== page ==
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March 9 — Although the Federal Communications Commission “has long had a strong privacy regime,” the commission's renewed or heightened interest in privacy is a result of several factors, Travis LeBlanc, FCC chief of enforcement, said March 6 as a panelist at the International Association of Privacy Professionals Global Privacy Summit 2015.
In October 2014, the FCC announced its plans to fine two phone companies, TerraCom Inc. and YourTel America Inc., a combined $10 million for failing to protect their customers' personal data online. It was the commission's first data security case and its largest privacy action, the commission said at the time.
Just one month earlier, the FCC announced that Verizon Communications Inc. had agreed to pay $7.4 million to resolve charges that it failed to notify new wireline customers that they could opt out of letting the company use their personal information to market them services.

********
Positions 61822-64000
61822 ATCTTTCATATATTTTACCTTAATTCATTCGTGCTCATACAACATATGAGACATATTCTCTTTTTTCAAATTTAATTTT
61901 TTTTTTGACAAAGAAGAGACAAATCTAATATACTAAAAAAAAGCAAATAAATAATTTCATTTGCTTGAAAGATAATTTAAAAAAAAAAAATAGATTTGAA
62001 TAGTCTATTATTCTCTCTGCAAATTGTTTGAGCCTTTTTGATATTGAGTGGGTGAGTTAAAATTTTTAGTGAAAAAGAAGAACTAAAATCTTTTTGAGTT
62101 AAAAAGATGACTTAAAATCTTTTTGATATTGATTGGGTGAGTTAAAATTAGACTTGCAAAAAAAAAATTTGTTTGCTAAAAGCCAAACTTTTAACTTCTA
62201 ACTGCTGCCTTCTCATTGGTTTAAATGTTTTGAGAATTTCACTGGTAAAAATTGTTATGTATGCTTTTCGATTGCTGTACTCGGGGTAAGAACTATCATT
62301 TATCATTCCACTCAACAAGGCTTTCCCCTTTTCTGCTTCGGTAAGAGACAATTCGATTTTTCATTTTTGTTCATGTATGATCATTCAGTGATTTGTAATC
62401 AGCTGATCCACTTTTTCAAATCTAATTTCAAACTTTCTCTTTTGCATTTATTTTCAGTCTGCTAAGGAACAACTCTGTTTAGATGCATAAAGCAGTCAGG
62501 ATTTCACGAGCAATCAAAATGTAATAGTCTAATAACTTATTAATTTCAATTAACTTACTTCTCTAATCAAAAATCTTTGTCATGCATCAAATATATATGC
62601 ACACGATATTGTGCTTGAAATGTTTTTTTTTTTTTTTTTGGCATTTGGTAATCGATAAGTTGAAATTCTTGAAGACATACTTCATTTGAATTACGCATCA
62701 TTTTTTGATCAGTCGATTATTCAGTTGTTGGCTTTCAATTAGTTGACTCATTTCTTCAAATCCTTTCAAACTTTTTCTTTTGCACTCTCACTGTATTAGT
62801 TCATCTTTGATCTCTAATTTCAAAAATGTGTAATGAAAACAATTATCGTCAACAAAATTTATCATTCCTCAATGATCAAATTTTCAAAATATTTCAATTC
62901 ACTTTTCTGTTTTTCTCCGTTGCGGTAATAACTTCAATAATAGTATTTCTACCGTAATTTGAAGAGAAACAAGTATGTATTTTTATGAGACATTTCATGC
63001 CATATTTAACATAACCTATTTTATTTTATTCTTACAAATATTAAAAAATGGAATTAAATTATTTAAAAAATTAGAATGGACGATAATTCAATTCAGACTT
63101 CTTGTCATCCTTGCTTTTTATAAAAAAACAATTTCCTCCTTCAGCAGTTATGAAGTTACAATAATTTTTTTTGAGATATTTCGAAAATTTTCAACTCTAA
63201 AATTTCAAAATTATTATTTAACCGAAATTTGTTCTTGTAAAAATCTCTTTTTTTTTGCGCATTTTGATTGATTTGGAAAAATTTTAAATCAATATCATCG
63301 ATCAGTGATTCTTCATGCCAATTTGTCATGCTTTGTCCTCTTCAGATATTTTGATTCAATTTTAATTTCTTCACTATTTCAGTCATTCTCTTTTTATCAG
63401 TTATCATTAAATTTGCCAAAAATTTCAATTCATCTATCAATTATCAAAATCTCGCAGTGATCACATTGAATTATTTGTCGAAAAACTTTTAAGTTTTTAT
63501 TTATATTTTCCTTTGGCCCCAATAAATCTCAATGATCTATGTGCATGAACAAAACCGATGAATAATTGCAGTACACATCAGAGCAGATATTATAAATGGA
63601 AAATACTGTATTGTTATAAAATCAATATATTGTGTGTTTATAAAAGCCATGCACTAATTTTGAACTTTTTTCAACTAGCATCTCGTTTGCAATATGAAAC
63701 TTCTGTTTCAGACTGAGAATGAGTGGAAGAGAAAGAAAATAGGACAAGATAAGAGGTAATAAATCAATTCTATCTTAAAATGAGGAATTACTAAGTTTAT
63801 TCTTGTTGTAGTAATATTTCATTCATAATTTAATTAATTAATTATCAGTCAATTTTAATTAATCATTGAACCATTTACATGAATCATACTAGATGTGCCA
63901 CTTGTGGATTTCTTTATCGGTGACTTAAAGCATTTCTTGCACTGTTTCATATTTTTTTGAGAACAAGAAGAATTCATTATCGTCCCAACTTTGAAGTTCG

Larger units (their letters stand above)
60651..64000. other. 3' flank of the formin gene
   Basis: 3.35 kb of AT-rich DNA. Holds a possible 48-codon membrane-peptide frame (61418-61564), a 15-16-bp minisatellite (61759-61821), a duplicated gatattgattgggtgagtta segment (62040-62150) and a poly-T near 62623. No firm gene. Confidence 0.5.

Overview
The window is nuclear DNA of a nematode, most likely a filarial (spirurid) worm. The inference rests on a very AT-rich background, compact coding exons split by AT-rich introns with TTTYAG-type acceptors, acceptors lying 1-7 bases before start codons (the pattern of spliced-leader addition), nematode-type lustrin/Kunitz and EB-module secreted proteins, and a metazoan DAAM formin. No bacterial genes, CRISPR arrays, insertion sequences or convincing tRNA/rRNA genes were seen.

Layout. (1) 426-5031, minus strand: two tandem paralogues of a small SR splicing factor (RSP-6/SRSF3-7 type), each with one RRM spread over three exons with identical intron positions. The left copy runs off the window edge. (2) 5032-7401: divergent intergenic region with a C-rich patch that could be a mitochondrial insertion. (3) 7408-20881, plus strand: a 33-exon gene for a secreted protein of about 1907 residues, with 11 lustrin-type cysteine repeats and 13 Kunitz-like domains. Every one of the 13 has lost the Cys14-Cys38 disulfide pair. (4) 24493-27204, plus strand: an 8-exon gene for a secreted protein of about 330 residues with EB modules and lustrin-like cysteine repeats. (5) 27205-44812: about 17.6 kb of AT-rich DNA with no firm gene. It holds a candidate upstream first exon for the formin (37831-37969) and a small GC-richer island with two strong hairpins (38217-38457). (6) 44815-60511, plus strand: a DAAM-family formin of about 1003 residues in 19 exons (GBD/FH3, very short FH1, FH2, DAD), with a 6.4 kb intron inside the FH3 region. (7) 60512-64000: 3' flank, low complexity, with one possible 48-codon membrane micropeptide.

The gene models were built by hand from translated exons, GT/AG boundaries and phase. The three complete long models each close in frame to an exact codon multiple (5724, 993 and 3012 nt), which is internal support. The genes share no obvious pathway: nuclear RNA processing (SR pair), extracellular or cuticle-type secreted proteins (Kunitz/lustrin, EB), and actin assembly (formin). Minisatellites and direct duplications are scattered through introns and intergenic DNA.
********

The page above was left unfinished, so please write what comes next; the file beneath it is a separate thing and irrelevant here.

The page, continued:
LeBlanc said that such enforcement actions are due to the rise in the number of mobile devices, the increasing convergence of phone and cable providers and a surge in the demand for data.
One expected trend for the coming year is more collaboration and cooperation between the FCC and other federal agencies, states and international bodies, LeBlanc said.
For example, he said, the FCC recently joined the Global Privacy Enforcement Network.
The FCC will also likely contemplate the impact of the FCC's recent net neutrality vote on privacy, LeBlanc said.
The FCC Feb. 26 approved new Open Internet rules reclassifying broadband Internet services—including wireless broadband—as telecommunications services under Title II of the Communications Act of 1934, granting the federal agency significantly more regulatory authority over Internet service providers.
LeBlanc said he expects rulemaking around Section 222 of the Communications Act, which addresses the confidentiality of customer proprietary network information (CPNI), concerning how the CPNI provisions apply to Internet service providers.
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